• Hoye Otha Gaan
  • Kon Pothe Gelo Gaan
  • Sumaner Gaan, Sumaner Bhashya
  • Mukto Nicaragua
  • Sumaner Gaan
  • Durer Janla
  • Nishaner Naam Tapasi Malik

Awards and honours[edit]

References[edit]

  1. ^ Kabir Suman profile, india.gov. Retrieved 11 December 2011
  2. ^ Lockard, Craig A. (1998). Dance of Life: Popular Music and Politics in Southeast Asia. University of Hawaii Press. p. 39. ISBN 978-0-8248-1918-7.
  3. ^ "'I am a polygamous man. Maybe I'm still searching for love'". The Telegraph India. 2 September 2007. Retrieved 13 August 2018.
  4. ^ "Bangla band". The Hindu. 7 April 2006. Retrieved 16 August 2016.
  5. ^ "Blogsite". 4 April 2009. Retrieved 27 January 2014.
  6. ^ a b "Autobiography – Hoye Otha Gan". Retrieved 26 June 2017.
  7. ^ Cohen-Cruz, Jan (1998). Radical Street Performance: An International Anthology. Taylor & Francis Group. p. 103. ISBN 978-0-415-15231-0.
  8. ^ a b c d e f g h i j k l "Autobiography – Hoye Otha Gan". Retrieved 27 June 2017.
  9. ^ "Alkhalla". Retrieved 27 June 2017.
  10. ^ "'I am a polygamous man. Maybe I'm still searching for love': Kabir Suman". The Telegraph. Kolkota. Retrieved 18 October 2013.
  11. ^ Suman, Kabir (2 September 2007). "I am a polygamous man. Maybe I'm still searching for love". The Telegraph. Calcutta, India. Retrieved 28 January 2013.
  12. ^ "Detailed Profile: Shri Suman Sheikh". India.gov.in. Retrieved 26 July 2014.
  13. ^ Kabir Suman biodata Archived 22 November 2011 at the Wayback Machine, kabirsuman.in. Retrieved 11 December 2011.
  14. ^ "'I am a polygamous man. Maybe I'm still searching for love'". www.telegraphindia.com. Retrieved 30 January 2022.
  15. ^ "I'm lusty old man looking for carnal pleasure: Kabir Suman - Times of India". The Times of India. Retrieved 30 January 2022.
  16. ^ I'm lusty old man looking for carnal pleasure: Kabir Suman, The Times of India. Retrieved 17 February 2013.
  17. ^ a b c d e f g h i j k l m n o p q r s t u v w x y z aa ab ac ad ae af ag ah "Kabir Suman's Discography". Retrieved 29 June 2017.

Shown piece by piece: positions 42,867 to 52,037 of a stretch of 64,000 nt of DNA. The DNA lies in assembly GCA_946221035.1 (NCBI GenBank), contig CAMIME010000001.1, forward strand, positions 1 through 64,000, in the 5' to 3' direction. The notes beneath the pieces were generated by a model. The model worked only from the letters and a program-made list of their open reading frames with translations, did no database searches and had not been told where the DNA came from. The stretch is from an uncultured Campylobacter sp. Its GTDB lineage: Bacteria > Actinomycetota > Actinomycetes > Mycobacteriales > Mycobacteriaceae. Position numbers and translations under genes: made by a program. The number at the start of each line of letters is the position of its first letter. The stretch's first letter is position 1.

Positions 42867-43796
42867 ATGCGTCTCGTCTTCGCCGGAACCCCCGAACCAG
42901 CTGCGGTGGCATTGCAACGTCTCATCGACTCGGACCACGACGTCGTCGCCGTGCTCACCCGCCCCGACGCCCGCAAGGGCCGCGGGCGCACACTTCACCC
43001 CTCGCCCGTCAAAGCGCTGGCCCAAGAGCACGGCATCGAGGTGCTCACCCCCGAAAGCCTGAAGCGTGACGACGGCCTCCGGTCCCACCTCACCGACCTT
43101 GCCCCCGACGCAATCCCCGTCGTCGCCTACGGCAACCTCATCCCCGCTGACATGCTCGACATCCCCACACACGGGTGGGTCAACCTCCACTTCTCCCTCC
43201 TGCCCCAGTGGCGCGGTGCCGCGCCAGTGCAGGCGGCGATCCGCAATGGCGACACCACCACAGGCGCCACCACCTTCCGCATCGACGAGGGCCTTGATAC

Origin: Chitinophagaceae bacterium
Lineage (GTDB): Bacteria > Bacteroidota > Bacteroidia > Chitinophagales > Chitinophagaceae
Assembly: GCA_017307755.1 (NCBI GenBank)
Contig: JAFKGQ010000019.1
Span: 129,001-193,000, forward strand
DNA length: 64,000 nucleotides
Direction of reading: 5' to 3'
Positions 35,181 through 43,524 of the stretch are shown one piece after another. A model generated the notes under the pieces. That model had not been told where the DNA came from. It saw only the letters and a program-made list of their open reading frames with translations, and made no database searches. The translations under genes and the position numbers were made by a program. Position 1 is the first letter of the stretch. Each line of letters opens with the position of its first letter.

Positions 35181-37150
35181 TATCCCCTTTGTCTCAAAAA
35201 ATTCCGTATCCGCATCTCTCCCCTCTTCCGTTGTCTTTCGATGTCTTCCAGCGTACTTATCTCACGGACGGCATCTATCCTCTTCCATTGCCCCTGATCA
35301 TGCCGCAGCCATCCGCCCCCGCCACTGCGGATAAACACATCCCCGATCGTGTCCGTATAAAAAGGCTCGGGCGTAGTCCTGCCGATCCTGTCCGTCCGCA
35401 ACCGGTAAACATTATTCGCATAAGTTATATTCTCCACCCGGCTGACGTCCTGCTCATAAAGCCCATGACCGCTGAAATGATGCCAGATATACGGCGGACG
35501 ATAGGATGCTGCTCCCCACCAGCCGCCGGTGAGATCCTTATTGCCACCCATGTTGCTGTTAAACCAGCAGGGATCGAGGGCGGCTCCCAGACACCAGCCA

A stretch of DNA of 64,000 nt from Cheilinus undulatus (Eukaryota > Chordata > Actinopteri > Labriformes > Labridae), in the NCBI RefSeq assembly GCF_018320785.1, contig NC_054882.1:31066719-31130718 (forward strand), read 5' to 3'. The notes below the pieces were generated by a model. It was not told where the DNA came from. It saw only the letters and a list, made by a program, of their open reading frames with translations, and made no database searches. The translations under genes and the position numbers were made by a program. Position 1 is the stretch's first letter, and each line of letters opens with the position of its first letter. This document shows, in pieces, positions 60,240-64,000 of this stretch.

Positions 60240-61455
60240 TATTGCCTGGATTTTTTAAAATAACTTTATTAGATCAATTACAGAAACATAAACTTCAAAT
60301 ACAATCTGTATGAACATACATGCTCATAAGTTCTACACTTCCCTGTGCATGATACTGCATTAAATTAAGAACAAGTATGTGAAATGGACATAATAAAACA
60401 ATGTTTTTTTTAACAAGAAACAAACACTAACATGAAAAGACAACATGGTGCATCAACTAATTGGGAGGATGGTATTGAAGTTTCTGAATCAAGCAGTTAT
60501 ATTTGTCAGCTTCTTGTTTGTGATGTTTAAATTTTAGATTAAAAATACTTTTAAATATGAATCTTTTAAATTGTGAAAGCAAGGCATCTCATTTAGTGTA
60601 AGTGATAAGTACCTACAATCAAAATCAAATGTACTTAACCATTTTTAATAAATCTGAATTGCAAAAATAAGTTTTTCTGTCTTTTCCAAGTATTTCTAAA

18. ^ "Kabir Suman part 03". okbuy.eu. Retrieved 19 June 2021.
  19. ^ "Kabir Suman's Official Website". Retrieved 29 June 2017.
  20. ^ "official website". Retrieved 28 June 2017.
  21. ^ "Mamata's peace talk: Nano work should resume". The Indian Express. 2 September 2008. Retrieved 11 May 2009.
  22. ^ "Mamata condemns Israel attack on Gaza Strip". The Indian Express. Retrieved 11 May 2009.
  23. ^ Updated Election Results Details of Jadavpur, indiaelections.co.in. Retrieved 11 December 2011.
  24. ^ "Suman rattles party with quit threat". The Times of India. 18 November 2009. Archived from the original on 11 August 2011.
  25. ^ "Issues with party have been resolved: Kabir Suman". Thaindian.com. 20 November 2009. Retrieved 9 July 2012.
  26. ^ Gupta, Goutam. "MP Kabir Suman Sings against Party's Wishes". Voice of America. Retrieved 9 July 2012.
  27. ^ "Trinamool MP to stage dharna against 'Operation Green Hunt'". The Hindu. Chennai, India. 20 February 2010.
  28. ^ "Suman U-turn: Won't quit Trinamool, Lok Sabha". The Times of India. 8 April 2010. Archived from the original on 3 November 2012.
  29. ^ "Suman to stay & torment party". The Telegraph. Calcutta, India. 8 April 2010.
  30. ^ Ghosh, Tanmay (10 September 2001). "Bomb threat haunts Suman". The Times of India. Retrieved 29 January 2022.
  31. ^ "The Sound and The Fury". The Indian Express. 31 May 2009. Retrieved 29 January 2022.
  32. ^ a b Nasrin, Taslima (1 February 2018). Exile: A Memoir. Penguin UK. ISBN 978-93-85990-07-6.
  33. ^ Maheshwari, Malvika (16 October 2018). Art Attacks: Violence and Offence-Taking in India. Oxford University Press. ISBN 978-0-19-909378-6.
  34. ^ Republic TV Vs. Kabir Suman চ্যানেলের সাংবাদিককে কাঁচা খিস্তি গায়ক কবীর সুমনের, নিজের কানে শুনে নিন, retrieved 31 March 2022
  35. ^ Bhattacharya, Snigdhendu. "Bengal BJP leader files complaint against singer for 'abusing' Republic staffer". Newslaundry. Retrieved 29 January 2022.
  36. ^ "Copy of criminal complaint filed against Kabir Suman". Ei Samay.
  37. ^ "Kabir Suman Awards, List Of Awards Won By Kabir Suman". gomolo.com.
  38. ^ "61st National Film Awards Announced" (Press release). Press Information Bureau (PIB), India. Retrieved 17 April 2014.
  39. ^ "Winners". Mirchi Music Awards. Archived from the original on 20 November 2014. Retrieved 16 August 2016.
  40. ^ Chakraborty, Samir. "Right choice". The Telegraph. Retrieved 16 August 2016.
  41. ^ "Kabir Suman conferred with Honorary D. Litt. by Kalyani University". UNI India.

External links[edit]